Hate Speech

Howard Dean Says Ann Coulter Can Be Censored Because Them's Fightin' Words

The former DNC chairman's First Amendment analysis is spectacularly wrong.


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Howard Dean, former governor of Vermont, former presidential candidate, and former chairman of the Democratic National Committee, is a doctor, not a lawyer. Still, you'd think that someone who majored in political science at Yale and has been involved in politics for nearly four decades would know better than to declare, as Dean did last week, that "hate speech is not protected by the First Amendment." But instead of admitting his error, Dean is pushing a new claim in support of his argument that there was nothing constitutionally problematic about the University of California at Berkeley's decision to cancel a speech by conservative commentator Ann Coulter. Yesterday on Twitter, Dean claimed Coulter-style rhetoric "is NOT protected speech under the first amendment" because it amounts to "fighting words." He is wrong again.

Dean deserves some credit for referring to an actual First Amendment doctrine this time, as opposed to the entirely fictitious idea that "hate speech" is a constitutionally relevant category. The 1942 case he cites, Chaplinsky v. New Hampshire, involved Walter Chaplinsky, a Jehovah's Witness who attracted a hostile crowd by denouncing organized religion as a "racket" on the streets of Rochester, New Hampshire. Chaplinsky was arrested for calling a city marshal "a goddamned racketeer" and "a damned fascist."

Chaplinksy's insults violated a New Hampshire law that made it a crime to "address any offensive, derisive or annoying word to any other person who is lawfully in any street or other public place," to "call him by any offensive or derisive name," or to "make any noise or exclamation in his presence and hearing with intent to deride, offend or annoy him." The New Hampshire Supreme Court had interpreted that law as applying only to words that "have a direct tendency to cause acts of violence by the person to whom, individually, the remark is addressed." Relying on that understanding of the law, the U.S. Supreme Court concluded that Chaplinsky's conviction did not violate the First Amendment because the epithets he used were words that "by their very utterance inflict injury or tend to incite an immediate breach of the peace."

Since the Supreme Court has repeatedly narrowed the "fighting words" exception to the First Amendment and has never again relied on it to uphold speech restrictions, the doctrine's continuing relevance is doubtful. In any case, the Coulter quotations cited by Dean clearly do not qualify as fighting words. Dean was initially outraged by a joke Coulter made in 2002: "My only regret with Timothy McVeigh is he did not go to the New York Times building." Yesterday Dean cited a 2016 Coulter tweet: "I would like to see a little more violence from the innocent Trump supporters set upon by violent leftist hoodlums." Neither of those comments remotely resembles fighting words as defined by the Supreme Court, which are insults directed at particular individuals in their presence that are apt to provoke a violent response from them.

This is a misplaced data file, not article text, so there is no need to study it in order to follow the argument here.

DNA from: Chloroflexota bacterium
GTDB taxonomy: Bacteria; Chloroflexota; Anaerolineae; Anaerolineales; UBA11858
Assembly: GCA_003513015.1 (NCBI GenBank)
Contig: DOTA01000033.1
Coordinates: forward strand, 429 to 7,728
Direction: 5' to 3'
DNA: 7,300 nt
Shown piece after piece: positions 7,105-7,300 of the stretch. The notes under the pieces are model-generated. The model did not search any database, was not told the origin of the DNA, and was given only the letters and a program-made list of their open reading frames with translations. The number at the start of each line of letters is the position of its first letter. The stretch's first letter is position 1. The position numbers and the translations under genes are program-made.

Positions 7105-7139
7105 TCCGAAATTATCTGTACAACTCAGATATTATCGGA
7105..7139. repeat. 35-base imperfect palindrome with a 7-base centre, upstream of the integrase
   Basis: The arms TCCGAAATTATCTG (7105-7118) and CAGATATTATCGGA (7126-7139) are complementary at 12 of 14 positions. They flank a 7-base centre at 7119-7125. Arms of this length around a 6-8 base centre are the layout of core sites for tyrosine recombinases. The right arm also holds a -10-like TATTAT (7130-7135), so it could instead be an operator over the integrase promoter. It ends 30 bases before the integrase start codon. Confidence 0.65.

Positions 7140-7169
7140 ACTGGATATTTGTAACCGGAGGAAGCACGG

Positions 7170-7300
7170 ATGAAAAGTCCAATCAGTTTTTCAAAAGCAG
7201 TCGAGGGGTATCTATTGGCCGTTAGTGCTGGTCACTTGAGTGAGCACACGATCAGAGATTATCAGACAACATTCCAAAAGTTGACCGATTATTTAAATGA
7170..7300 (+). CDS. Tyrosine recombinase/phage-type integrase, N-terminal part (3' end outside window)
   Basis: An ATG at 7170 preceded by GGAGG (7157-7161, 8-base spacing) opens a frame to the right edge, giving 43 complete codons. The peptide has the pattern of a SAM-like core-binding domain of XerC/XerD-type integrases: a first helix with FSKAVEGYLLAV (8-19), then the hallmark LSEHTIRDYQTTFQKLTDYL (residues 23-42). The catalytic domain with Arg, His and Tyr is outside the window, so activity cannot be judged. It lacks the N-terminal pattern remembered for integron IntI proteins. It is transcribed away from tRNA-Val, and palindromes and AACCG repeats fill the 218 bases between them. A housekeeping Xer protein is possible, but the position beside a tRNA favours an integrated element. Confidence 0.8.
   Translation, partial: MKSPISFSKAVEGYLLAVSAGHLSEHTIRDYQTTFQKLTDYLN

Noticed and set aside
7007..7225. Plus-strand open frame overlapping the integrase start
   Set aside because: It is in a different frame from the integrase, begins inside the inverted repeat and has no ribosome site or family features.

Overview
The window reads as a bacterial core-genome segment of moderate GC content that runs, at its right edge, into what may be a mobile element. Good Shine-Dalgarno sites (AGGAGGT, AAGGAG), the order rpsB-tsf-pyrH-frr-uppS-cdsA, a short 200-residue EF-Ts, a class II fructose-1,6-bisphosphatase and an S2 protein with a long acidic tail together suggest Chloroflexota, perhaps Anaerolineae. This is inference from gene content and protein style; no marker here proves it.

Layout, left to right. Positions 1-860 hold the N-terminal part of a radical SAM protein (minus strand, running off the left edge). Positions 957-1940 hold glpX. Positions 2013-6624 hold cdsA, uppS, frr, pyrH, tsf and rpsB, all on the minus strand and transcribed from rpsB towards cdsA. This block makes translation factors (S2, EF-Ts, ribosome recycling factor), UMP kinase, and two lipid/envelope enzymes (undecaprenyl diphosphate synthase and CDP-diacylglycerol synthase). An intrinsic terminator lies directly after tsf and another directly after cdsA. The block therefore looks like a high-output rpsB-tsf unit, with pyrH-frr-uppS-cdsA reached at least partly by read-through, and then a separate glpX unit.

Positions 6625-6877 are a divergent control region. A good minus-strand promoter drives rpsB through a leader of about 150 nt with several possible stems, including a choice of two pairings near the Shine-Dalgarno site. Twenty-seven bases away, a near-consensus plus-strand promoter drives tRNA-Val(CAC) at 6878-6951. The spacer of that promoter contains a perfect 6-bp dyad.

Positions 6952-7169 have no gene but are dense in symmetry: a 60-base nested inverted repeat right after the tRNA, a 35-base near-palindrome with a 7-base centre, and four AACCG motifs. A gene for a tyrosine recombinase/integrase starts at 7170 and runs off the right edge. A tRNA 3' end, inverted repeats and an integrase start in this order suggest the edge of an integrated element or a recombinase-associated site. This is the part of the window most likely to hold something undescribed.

Dean may be confusing fighting words with incitement. He seems to be implying that Coulter's comments might encourage violence not against her (as with fighting words) but against third parties (The New York Times in one case, anti-Trump protesters in the other). If that is what Dean means, he is still wrong to think the possibility of such violence means Coulter's statements are "NOT protected speech under the first amendment." In the 1969 case Brandenburg v. Ohio, which involved a Klansman arrested for advocating violence in the service of a political cause, the Supreme Court said such speech is protected by the First Amendment unless it is aimed at inciting "imminent lawless action" and is likely to have that effect. Neither Coulter's Timothy McVeigh joke nor her comment about violence by Trump supporters fits that description.

Since calling Coulter's remarks hate speech, fighting words, and incitement cannot justify suppressing them, Dean may be casting about for another excuse. Perhaps her comments qualify as "true threats," obscenity, or defamation. Although those arguments are absurd on their face, that does not mean Dean, desperate to defend censorship of someone whose speech offends him, won't try them out next.